The Sandbox (play)

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This article is about the play. For other uses, see Sandbox (disambiguation).

The Sandbox is a two-act play written by Edward Albee in 1959. The first performance of this play was April 15, 1960 in the Jazz Gallery in New York City.

The play is approximately 15 minutes long and involves direct address by the actors to the audience, their acknowledgment that they are performers in a play, and the offering of cues to the musician. The play received an almost universally negative reception, as critics attacked the confusing, absurdist plot.


  • Mommy: (55, a well-dressed, imposing woman) She is Grandma's daughter. After marrying Daddy, she brings her mother from the farm and into their big town house in the city. She gives her mom an army blanket, her own dish, and a nice place under the stove.
  • Daddy: (60, a small man; gray, thin) He's the rich man that Mommy married.
  • Grandma: (86, a tiny, wizened woman with bright eyes) She is the protagonist of the play. She married a farmer at the age of 17. Her husband died when she was 30, and she raised Mommy by herself from there on. Grandma is at conflict with her family, society, and death.
  • The Young Man: (25, a good-looking, well-built boy in a bathing suit) He is the angel of death, performing calisthenics that suggest the beating of wings. He is from Southern California, but hasn't been given a name yet.
  • The Musician: (no particular age, but young would be nice) He does not speak and must be directed to play or stop playing his music.

Plot synopsis[edit]

Beginning with brightest day, the Young Man is performing calisthenics (which he continues to do until the very end of the play) near a sandbox (or sandpit) at the beach. Mommy and Daddy have brought Grandma all the way out from the city and place her in the sandbox. As Mommy and Daddy wait nearby in some chairs, the Musician plays off and on, according to what the other characters instruct him to do. Throughout the play, the Young Man is very pleasant, greeting the other characters with a smile as he says, "Hi!". As Mommy and Daddy cease to acknowledge Grandma while they wait, Grandma reverts from her childish behavior and begins to speak coherently to the audience. Grandma and the Young Man begin to converse with each other. Grandma feels comfortable talking with the Young Man as he treats her like a human being (whereas Mommy and Daddy imply through their actions and dialogue that she is more of a chore that they must take care of). While still talking with the Young Man, she reminds someone off-stage that it should be nighttime by now. Once brightest day has become deepest night, Mommy and Daddy hear on-stage rumbling. Acknowledging that the sounds are literally coming from off-stage and not from thunder or breaking waves, Mommy knows that Grandma's death is here. As daylight resumes, Mommy briefly weeps by the sandbox before quickly exiting with Daddy. Although Grandma, who is lying down half buried in sand, has continued to mock the mourning of Mommy and Daddy, she soon realizes that she can no longer move. It is at this moment that the Young Man finally stops performing his calisthenics and approaches Grandma and the sandbox. As he directs her to be still, he reveals that he is the angel of death and says, "...I am come for you." Even though he says his line like a real amateur, Grandma compliments him and closes her eyes with a smile.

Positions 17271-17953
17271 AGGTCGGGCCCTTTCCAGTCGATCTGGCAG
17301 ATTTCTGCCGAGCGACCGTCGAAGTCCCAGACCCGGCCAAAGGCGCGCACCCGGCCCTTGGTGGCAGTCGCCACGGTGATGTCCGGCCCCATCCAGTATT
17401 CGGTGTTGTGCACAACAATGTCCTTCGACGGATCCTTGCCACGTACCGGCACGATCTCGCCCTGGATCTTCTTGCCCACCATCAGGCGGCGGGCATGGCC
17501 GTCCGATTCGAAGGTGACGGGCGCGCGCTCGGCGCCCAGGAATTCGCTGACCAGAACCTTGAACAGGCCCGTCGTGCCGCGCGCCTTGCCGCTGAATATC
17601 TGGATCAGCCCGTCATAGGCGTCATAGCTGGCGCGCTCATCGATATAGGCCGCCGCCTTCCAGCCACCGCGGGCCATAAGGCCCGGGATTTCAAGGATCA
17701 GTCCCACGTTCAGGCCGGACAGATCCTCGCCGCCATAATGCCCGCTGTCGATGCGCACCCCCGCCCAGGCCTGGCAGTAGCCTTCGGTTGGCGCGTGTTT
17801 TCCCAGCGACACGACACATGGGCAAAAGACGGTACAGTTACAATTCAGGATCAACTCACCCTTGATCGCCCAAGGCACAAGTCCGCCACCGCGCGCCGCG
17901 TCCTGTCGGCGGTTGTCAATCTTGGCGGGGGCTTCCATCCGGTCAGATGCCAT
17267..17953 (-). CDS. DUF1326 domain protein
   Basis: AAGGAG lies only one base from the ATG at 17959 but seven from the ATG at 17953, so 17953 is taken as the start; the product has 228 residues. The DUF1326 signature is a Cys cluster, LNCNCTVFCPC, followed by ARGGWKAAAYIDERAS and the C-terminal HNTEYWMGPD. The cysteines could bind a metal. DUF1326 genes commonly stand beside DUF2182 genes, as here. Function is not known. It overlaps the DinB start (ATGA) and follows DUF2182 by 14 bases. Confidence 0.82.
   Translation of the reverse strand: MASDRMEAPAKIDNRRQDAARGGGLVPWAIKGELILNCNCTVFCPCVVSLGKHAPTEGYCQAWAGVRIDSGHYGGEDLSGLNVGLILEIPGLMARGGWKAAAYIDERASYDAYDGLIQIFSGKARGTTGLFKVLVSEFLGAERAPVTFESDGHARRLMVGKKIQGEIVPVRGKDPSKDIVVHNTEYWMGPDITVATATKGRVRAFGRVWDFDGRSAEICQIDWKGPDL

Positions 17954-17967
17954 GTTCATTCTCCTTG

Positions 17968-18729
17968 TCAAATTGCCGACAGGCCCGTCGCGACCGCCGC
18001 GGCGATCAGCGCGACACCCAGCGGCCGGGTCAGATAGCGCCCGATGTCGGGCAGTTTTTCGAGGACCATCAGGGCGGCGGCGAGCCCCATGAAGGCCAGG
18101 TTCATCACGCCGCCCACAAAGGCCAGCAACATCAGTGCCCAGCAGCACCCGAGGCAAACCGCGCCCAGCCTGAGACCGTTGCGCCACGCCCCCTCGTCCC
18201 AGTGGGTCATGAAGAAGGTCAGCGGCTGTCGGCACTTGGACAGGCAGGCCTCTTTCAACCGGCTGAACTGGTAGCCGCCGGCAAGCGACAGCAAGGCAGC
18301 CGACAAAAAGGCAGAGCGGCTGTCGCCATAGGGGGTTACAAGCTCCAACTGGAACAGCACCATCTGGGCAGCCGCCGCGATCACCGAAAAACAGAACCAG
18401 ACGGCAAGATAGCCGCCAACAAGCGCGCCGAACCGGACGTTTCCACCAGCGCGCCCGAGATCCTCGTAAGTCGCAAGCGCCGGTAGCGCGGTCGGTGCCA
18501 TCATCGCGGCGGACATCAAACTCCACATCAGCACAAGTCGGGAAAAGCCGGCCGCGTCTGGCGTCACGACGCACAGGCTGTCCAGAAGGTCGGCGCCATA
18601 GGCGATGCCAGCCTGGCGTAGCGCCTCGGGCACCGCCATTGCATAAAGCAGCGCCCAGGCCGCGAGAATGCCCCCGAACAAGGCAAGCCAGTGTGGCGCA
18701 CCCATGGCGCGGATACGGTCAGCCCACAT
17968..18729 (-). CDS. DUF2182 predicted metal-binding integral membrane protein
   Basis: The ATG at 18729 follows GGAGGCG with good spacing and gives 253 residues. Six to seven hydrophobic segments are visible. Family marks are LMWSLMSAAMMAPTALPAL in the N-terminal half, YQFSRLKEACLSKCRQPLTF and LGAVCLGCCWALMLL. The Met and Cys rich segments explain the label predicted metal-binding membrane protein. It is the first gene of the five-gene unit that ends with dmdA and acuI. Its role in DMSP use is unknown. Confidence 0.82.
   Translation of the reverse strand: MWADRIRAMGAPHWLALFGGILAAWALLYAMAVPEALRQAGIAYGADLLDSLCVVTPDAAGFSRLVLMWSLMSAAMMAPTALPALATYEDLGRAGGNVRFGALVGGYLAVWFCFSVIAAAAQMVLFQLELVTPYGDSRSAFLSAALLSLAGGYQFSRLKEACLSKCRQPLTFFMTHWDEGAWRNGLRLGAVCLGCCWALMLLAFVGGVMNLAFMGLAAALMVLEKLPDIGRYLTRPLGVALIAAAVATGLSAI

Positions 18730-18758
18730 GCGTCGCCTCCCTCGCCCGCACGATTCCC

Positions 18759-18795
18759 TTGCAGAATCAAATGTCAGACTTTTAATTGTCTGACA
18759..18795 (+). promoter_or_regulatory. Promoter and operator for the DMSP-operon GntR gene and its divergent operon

• Albee, Edward. 'The American Dream and The Zoo Story: Two Plays by Edward Albee. New York: Plume,.

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